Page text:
Some of the explanation for this might be cultural (e.g., it might be more socially acceptable to take measures to ensure a boy-child among some groups), but some might also be institutional. Only economically privileged groups have the money to take advantage of sex selection technology (or even abortion, as that can be costly, too). Sex selection, the article explains, costs upwards of $15,000 or more. Perhaps not coincidentally, Chinese, Korean, and Indian Asians are among the more economically privileged minority groups in the U.S.

Instead of demonizing Asian people, and without suggesting that all groups have the same level of preference for boys, I propose a more interesting conversation: What enables some groups to act on a preference for boys, and not others?

Originally posted in 2009.

Lisa Wade is a professor at Occidental College and the co-author of Gender: Ideas, Interactions, Institutions. Find her on TwitterFacebook, and Instagram.

We recently got the news that Apple and Facebook were going to offer women egg freezing as a fringe benefit of employment.  The internet exploded with concerns that the practice discouraged women from becoming mothers at a “natural” age, either by offering an alternative or by sending a not-so-subtle message that childbearing would hurt their careers.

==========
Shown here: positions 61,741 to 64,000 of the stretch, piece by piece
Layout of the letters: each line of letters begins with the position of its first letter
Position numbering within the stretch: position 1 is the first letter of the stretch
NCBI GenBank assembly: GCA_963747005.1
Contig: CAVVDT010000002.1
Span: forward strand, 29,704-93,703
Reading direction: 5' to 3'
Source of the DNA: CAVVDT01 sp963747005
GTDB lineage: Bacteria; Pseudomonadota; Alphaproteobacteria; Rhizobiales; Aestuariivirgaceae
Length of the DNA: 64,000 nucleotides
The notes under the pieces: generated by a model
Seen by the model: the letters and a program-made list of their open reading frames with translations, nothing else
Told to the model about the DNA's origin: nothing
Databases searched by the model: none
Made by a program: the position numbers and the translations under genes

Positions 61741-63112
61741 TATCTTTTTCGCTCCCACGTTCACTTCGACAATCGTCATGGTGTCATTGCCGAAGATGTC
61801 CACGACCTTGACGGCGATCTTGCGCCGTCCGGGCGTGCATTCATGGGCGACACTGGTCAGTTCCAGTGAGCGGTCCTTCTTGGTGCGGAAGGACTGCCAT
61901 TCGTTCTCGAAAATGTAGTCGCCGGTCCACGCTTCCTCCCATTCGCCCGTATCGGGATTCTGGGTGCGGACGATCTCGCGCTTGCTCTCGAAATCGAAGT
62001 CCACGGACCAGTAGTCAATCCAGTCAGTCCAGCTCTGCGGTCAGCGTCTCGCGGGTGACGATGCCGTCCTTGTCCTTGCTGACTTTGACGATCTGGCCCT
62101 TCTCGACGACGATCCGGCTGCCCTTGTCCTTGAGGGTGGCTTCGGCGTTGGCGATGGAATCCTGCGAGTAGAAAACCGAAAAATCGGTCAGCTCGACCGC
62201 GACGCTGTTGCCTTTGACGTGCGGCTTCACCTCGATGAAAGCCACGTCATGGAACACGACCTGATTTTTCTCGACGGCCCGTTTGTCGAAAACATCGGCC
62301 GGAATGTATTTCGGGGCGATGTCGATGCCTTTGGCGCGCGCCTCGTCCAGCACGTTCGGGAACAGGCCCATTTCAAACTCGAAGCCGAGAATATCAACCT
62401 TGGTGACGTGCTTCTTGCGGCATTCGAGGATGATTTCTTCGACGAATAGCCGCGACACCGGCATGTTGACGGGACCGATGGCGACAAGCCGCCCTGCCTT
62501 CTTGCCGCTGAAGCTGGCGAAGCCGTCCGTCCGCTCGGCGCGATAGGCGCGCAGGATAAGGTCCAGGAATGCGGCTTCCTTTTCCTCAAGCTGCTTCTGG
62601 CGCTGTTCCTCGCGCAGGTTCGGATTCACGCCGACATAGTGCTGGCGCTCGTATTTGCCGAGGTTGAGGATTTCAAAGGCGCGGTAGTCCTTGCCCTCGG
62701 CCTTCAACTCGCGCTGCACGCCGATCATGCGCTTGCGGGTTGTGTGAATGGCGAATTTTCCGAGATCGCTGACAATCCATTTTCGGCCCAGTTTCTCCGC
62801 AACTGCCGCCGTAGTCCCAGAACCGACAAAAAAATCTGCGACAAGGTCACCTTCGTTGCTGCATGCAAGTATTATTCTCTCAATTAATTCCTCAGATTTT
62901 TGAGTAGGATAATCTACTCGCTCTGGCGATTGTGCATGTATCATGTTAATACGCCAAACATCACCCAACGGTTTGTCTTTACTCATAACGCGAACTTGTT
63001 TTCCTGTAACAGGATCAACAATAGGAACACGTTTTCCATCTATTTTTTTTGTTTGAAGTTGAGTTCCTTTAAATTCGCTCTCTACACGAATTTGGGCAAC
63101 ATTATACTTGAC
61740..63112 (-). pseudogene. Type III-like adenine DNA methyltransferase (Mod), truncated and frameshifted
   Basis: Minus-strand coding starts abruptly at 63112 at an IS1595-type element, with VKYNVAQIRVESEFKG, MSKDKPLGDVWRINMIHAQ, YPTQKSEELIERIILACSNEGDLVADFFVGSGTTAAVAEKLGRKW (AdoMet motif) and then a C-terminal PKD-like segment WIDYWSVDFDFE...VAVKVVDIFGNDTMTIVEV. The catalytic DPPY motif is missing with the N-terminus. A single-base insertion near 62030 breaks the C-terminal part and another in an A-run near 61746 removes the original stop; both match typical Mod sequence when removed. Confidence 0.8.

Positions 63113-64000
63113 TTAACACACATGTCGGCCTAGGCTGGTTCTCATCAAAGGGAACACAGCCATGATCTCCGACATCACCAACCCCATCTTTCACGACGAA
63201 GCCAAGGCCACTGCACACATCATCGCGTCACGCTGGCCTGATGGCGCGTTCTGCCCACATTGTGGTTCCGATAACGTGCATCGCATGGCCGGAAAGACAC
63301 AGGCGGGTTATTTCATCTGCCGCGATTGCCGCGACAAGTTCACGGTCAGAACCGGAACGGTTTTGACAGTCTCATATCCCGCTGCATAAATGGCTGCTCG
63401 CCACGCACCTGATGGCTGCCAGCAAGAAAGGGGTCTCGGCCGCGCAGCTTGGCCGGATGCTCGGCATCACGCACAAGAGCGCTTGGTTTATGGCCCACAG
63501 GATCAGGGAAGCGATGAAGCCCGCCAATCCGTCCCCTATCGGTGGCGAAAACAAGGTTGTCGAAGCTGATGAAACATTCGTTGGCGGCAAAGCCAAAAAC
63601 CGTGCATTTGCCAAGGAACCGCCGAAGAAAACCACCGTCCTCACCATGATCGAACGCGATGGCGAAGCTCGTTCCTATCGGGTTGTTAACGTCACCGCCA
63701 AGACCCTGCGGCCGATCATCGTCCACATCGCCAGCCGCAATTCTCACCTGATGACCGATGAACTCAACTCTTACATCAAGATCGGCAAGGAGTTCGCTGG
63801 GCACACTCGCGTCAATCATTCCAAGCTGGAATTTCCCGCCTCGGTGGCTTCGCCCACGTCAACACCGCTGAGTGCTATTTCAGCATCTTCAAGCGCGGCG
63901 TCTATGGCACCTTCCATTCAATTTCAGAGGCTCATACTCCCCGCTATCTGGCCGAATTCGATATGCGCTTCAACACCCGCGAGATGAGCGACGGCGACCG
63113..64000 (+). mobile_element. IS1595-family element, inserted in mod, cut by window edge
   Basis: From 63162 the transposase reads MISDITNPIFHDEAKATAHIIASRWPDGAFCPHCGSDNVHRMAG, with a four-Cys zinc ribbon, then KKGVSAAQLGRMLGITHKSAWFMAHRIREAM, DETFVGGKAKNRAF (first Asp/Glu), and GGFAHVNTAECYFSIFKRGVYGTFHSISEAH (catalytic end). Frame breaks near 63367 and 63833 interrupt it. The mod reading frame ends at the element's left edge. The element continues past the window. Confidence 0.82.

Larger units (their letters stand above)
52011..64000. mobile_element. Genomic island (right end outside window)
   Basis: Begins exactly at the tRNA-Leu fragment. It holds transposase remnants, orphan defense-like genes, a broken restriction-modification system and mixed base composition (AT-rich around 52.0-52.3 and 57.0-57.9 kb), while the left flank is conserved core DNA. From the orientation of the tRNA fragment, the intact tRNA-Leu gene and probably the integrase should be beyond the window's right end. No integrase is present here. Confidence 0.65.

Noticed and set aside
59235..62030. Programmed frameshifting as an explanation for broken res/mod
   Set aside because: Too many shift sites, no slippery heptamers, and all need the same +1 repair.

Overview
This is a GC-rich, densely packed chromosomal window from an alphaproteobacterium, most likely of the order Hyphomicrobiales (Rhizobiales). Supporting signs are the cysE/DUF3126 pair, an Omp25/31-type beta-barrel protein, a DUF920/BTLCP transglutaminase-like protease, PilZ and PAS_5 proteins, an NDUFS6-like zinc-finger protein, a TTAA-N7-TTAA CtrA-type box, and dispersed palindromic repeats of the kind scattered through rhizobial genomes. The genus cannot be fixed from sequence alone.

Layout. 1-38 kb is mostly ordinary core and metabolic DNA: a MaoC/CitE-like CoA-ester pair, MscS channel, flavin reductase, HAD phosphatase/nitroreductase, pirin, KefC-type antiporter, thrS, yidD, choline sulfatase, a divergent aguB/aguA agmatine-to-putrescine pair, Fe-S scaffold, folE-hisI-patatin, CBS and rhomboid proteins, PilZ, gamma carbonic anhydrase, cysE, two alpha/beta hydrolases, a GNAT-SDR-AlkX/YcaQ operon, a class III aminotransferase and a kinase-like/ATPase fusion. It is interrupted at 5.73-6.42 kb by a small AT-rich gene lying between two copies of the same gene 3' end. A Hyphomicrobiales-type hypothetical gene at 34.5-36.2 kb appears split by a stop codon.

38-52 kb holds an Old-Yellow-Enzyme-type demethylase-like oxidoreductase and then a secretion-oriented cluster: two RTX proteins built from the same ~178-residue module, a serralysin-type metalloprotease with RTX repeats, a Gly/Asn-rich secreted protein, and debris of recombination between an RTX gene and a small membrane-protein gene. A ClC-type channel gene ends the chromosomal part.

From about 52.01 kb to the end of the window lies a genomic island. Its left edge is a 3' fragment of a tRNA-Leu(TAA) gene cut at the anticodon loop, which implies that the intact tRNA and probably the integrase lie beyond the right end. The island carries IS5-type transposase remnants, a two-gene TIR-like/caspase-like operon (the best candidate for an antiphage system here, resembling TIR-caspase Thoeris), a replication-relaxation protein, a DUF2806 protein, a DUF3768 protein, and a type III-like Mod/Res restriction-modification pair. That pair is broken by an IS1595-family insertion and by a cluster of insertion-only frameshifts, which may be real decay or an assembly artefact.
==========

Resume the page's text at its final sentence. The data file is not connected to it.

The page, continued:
I wasn’t so sure.

First of all, it didn’t seem to me that these women were likely to delay their childbearing till, say, after retirement. So what did it matter to these companies if they had kids at 33 or 43?  If anything, an employee taken out of commission at 43 would be even a greater loss, since they’d accumulated more expertise and pulled a higher salary during maternity leave.

Second of all, the discussion seemed to assume that every 30-something female employee was in a happy and stable marriage to a man. The possibility that some women were 30-something and single — that freezing their eggs had nothing to do with their jobs and everything to do with a dearth of marriageable men — didn’t seem to enter into the equation. To me, that seemed like quite the oversight.

So, I was grateful when sociologists Tristan Bridges and Melody Boyd intervened in this debate. They found actual real data on why women choose “oocyte cryopreservation” and the big answer is not related to their job. As my never-married, 40-year-old self suspected, it was “lack of partner” 88% of the time.


Bridges and Boyd are working on an article re-thinking what it means for women to enter a market full of “unmarriageable men.” In the past, it was mostly working class and poor women who didn’t marry, in part because so few men of their own social status had stable enough employment to contribute to a household. Today women of other class backgrounds are also forgoing marriage, but it isn’t because the men around them don’t make money.

“Men who might be capable of financially providing,” they write, “are not necessarily all women want out of a relationship today.” Women of all classes increasingly want equality, but research shows that many men agree in principle, but fall back on traditional roles in practice.